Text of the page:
Wednesday, February 9, 2011


The Billiken was a charm doll created by an American art teacher and illustrator, Ms. Florence Pretz of St. Louis, Missouri, who is said to have seen the mysterious figure in a dream. In 1908 she patented the Billiken who was elf-like with pointed ears, a mischievous smile, and a tuft of hair on his pointed head. His arms were short and he was generally sitting with his legs stretched out in front of him.

In its heyday, the Billiken enjoyed worldwide celebrity. In America he became the athletic mascot of Saint Louis University, because the figure was said to resemble coach John R. Bender. The school's athletic teams remain the Billikens to this day. A statue of the Billiken stands in front of the Chaifetz Arena on the Saint Louis University Campus and a junior version of the Billiken also became the mascot of nearby Saint Louis University High School. Bud Billiken was a youth-club mascot for the Chicago Defender, and was created in 1923.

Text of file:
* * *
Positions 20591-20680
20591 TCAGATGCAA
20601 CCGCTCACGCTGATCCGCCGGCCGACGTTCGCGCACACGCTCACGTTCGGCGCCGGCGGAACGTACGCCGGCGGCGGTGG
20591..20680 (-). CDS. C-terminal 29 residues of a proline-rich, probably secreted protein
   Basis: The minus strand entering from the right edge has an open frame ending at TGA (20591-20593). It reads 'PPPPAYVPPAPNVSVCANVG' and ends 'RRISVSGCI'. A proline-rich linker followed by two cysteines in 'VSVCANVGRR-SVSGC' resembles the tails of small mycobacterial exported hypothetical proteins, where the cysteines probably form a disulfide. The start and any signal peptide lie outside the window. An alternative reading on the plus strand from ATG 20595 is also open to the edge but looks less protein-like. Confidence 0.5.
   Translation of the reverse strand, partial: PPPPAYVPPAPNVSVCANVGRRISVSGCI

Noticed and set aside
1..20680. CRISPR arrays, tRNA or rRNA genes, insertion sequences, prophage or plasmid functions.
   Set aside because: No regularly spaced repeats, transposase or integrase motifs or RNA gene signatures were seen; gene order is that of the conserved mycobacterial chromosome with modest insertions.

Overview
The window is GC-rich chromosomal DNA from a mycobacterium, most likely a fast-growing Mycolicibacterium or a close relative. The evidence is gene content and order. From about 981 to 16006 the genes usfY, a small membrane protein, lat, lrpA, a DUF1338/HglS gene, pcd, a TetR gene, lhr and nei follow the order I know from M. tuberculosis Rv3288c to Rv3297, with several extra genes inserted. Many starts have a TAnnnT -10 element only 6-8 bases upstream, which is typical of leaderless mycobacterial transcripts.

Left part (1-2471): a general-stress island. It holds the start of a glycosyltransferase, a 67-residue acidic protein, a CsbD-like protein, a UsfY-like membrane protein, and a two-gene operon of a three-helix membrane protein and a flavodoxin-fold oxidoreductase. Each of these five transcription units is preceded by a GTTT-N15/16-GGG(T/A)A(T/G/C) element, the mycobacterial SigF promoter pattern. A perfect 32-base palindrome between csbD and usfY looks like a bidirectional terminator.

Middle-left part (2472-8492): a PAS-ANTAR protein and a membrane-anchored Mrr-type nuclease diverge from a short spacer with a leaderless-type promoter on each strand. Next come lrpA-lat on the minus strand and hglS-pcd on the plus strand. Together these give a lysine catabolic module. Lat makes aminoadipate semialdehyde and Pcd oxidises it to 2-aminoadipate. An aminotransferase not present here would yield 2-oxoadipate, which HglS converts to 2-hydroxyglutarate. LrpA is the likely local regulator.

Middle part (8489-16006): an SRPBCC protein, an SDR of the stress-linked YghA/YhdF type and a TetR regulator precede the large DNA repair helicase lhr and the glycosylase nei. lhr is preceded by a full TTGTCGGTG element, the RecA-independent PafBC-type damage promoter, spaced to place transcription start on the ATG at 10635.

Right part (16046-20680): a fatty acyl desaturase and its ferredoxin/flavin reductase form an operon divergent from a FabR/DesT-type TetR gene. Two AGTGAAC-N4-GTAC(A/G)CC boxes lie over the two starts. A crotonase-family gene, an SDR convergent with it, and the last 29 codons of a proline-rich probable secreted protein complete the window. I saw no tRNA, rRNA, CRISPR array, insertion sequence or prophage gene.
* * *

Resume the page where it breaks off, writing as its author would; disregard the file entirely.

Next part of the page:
At least two Billiken-themed songs were recorded, including "Billiken Rag" and the "Billiken Man Song."

The manufacturer of the dolls, Horsman Dolls, Inc., had earlier enjoyed success with the Teddy bear: a toy named after president Theodore Roosevelt. The Billiken was one of the first copyrighted dolls and the first likenesses of the Billiken, banks and statues, were produced in 1909. After a few brief years of popularity, like many other fad toys, the Billiken faded into obscurity.

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